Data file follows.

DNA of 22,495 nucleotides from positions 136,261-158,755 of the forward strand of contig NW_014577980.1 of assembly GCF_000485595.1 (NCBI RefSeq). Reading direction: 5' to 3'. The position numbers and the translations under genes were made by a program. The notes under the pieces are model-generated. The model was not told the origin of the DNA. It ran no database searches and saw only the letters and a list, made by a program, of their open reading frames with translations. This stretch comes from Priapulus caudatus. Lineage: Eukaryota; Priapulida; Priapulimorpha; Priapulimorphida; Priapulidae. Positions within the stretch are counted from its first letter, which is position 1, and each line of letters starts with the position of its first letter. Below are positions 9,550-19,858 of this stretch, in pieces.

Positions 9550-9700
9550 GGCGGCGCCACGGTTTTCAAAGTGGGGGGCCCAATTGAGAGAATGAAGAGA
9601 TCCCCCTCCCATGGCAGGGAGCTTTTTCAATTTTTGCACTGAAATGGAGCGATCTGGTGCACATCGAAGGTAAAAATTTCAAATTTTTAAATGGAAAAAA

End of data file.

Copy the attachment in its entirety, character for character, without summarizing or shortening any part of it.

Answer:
DNA of 22,495 nucleotides from positions 136,261-158,755 of the forward strand of contig NW_014577980.1 of assembly GCF_000485595.1 (NCBI RefSeq). Reading direction: 5' to 3'. The position numbers and the translations under genes were made by a program. The notes under the pieces are model-generated. The model was not told the origin of the DNA. It ran no database searches and saw only the letters and a list, made by a program, of their open reading frames with translations. This stretch comes from Priapulus caudatus. Lineage: Eukaryota; Priapulida; Priapulimorpha; Priapulimorphida; Priapulidae. Positions within the stretch are counted from its first letter, which is position 1, and each line of letters starts with the position of its first letter. Below are positions 9,550-19,858 of this stretch, in pieces.

Positions 9550-9700
9550 GGCGGCGCCACGGTTTTCAAAGTGGGGGGCCCAATTGAGAGAATGAAGAGA
9601 TCCCCCTCCCATGGCAGGGAGCTTTTTCAATTTTTGCACTGAAATGGAGCGATCTGGTGCACATCGAAGGTAAAAATTTCAAATTTTTAAATGGAAAAAA